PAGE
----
Peroxisomal ABC transporters encoded by the ABCD genes are thought to participate in the import of specific fatty acids in the peroxisomal matrix. ABCD1 deficiency is associated with X-linked adrenoleukodystrophy (X-ALD), the most frequent peroxisomal disorder which is characterized by the accumulation of saturated very-long-chain fatty acids (VLCFA). ABCD2 (the closest homolog of ABCD1) and ABCD3 have been shown to have partial functional redundancy with ABCD1; only when overexpressed, they can compensate for VLCFA accumulation. Other lipids, for instance polyunsaturated fatty acids (PUFA), should be possible candidate substrates for the ABCD2 and ABCD3 gene products, ALDRP and PMP70 respectively. Moreover, PUFA, which are known regulators of gene expression, could therefore represent potent inducers of the ABCD genes. To test this hypothesis, littermates of n-3-deficient rats were subjected to an n-3-deficient diet or equilibrated diets containing ALA (alpha-linolenic acid, 18:3n-3) as unique source of n-3 fatty acids or ALA plus DHA (docosahexaenoic acid, 22:6n-3) at two different doses. We analyzed the expression of peroxisomal ABC transporters and of the peroxisomal acyl-CoA oxidase gene 1 (Acox1) in adrenals, brain and liver. Whatever the diet, we did not observe any difference in gene expression in adrenals and brain. However, the hepatic expression level of Abcd2 and Abcd3 genes was found to be significantly higher in the n-3-deficient rats than in the rats fed the ALA diet or the DHA supplemented diets. This was accompanied by important changes in hepatic fatty acid composition. In summary, the hepatic expression of Abcd2 and Abcd3 but not of Abcd1 and Abcd4 appears to be highly sensitive towards dietary PUFA. This difference could be linked to the substrate specificity of the peroxisomal ABC transporters and a specific involvement of Abcd2 and Abcd3 in PUFA metabolism. PMID:18585430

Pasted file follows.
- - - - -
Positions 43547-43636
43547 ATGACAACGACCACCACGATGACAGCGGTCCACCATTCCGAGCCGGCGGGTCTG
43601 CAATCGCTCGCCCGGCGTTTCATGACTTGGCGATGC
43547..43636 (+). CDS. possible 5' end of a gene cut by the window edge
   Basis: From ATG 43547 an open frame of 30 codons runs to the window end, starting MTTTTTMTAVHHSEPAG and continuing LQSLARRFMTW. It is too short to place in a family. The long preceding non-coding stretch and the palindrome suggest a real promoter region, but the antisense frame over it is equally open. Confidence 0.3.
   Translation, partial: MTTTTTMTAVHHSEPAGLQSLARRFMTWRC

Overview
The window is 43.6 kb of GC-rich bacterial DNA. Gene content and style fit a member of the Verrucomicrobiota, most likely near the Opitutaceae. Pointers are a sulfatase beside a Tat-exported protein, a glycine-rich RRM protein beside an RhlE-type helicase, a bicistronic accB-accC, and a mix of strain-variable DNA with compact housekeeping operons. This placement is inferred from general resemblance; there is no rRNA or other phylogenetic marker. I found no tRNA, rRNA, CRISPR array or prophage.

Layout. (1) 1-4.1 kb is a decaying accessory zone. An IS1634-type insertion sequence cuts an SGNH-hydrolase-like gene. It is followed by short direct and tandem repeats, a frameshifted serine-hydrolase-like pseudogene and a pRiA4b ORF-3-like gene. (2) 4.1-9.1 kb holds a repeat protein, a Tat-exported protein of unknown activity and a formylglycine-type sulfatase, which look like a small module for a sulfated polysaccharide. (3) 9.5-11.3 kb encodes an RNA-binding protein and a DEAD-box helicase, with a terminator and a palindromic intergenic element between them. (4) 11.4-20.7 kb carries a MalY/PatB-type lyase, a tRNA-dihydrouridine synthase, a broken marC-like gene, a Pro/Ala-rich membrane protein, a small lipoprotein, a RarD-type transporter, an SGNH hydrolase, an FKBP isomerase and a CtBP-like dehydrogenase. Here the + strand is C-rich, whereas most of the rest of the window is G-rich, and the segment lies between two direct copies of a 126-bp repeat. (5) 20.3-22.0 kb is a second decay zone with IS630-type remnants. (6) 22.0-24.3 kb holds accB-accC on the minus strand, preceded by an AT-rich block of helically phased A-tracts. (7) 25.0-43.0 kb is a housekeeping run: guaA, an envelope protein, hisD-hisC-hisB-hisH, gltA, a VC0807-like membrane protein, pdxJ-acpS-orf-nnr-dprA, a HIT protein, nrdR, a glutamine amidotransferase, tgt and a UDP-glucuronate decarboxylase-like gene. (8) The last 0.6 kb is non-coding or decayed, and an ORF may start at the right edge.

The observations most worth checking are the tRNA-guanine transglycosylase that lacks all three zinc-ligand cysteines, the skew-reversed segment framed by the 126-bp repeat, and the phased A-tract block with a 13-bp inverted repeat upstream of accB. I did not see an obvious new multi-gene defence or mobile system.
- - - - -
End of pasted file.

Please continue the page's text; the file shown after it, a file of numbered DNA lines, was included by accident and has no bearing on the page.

13. Bioactive Fatty Acids